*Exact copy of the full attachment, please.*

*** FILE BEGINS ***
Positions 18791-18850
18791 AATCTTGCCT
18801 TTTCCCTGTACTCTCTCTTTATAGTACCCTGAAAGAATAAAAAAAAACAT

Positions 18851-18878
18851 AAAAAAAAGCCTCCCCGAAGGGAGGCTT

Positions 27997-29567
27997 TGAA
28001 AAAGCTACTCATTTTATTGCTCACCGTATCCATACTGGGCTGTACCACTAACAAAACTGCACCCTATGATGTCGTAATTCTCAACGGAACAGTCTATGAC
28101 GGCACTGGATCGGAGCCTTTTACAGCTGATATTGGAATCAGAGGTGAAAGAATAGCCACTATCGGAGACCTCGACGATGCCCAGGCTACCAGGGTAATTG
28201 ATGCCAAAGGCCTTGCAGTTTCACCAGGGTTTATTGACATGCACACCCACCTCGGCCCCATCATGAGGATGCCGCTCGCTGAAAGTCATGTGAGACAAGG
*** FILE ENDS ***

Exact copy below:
Positions 18791-18850
18791 AATCTTGCCT
18801 TTTCCCTGTACTCTCTCTTTATAGTACCCTGAAAGAATAAAAAAAAACAT

Positions 18851-18878
18851 AAAAAAAAGCCTCCCCGAAGGGAGGCTT

Positions 27997-29567
27997 TGAA
28001 AAAGCTACTCATTTTATTGCTCACCGTATCCATACTGGGCTGTACCACTAACAAAACTGCACCCTATGATGTCGTAATTCTCAACGGAACAGTCTATGAC
28101 GGCACTGGATCGGAGCCTTTTACAGCTGATATTGGAATCAGAGGTGAAAGAATAGCCACTATCGGAGACCTCGACGATGCCCAGGCTACCAGGGTAATTG
28201 ATGCCAAAGGCCTTGCAGTTTCACCAGGGTTTATTGACATGCACACCCACCTCGGCCCCATCATGAGGATGCCGCTCGCTGAAAGTCATGTGAGACAAGG